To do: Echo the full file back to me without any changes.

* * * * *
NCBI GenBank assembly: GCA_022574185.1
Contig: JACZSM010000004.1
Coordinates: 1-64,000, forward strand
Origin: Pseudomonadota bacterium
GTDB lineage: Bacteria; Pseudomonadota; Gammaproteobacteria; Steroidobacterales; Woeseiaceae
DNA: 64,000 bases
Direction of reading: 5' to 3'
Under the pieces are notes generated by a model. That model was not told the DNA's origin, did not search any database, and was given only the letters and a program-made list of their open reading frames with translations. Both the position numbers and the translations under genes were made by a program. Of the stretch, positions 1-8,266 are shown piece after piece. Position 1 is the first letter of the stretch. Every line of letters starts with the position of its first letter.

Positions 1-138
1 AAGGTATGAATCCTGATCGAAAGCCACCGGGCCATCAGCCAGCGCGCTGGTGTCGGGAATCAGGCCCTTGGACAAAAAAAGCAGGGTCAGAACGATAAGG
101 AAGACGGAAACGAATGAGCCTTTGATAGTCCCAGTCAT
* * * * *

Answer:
NCBI GenBank assembly: GCA_022574185.1
Contig: JACZSM010000004.1
Coordinates: 1-64,000, forward strand
Origin: Pseudomonadota bacterium
GTDB lineage: Bacteria; Pseudomonadota; Gammaproteobacteria; Steroidobacterales; Woeseiaceae
DNA: 64,000 bases
Direction of reading: 5' to 3'
Under the pieces are notes generated by a model. That model was not told the DNA's origin, did not search any database, and was given only the letters and a program-made list of their open reading frames with translations. Both the position numbers and the translations under genes were made by a program. Of the stretch, positions 1-8,266 are shown piece after piece. Position 1 is the first letter of the stretch. Every line of letters starts with the position of its first letter.

Positions 1-138
1 AAGGTATGAATCCTGATCGAAAGCCACCGGGCCATCAGCCAGCGCGCTGGTGTCGGGAATCAGGCCCTTGGACAAAAAAAGCAGGGTCAGAACGATAAGG
101 AAGACGGAAACGAATGAGCCTTTGATAGTCCCAGTCAT